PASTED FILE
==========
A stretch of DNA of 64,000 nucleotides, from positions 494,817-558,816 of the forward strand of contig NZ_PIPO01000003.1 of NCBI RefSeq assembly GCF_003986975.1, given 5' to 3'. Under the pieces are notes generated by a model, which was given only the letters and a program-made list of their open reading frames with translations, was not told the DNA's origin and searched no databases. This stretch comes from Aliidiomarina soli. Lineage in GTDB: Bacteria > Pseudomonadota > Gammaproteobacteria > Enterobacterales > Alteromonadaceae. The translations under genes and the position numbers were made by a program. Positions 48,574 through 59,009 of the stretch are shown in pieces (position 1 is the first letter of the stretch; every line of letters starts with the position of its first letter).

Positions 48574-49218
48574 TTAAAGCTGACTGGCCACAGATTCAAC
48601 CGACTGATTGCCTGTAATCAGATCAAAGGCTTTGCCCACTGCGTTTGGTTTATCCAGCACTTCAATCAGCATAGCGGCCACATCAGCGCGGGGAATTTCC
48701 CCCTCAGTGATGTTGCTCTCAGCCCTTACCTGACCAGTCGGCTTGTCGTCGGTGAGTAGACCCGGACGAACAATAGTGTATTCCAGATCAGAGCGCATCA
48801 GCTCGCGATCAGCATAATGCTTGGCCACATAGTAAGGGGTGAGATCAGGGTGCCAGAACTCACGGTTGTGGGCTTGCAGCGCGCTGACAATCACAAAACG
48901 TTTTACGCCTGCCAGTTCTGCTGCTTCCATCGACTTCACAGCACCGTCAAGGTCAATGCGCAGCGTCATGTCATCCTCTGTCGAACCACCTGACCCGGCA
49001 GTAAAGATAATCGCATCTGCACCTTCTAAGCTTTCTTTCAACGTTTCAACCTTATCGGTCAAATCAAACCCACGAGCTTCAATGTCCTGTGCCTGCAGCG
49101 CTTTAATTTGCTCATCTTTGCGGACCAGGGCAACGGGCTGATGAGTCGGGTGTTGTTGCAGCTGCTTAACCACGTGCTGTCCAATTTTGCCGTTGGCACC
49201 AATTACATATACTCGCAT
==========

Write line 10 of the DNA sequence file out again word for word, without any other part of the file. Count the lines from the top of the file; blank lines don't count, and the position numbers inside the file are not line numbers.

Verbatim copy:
49201 AATTACATATACTCGCAT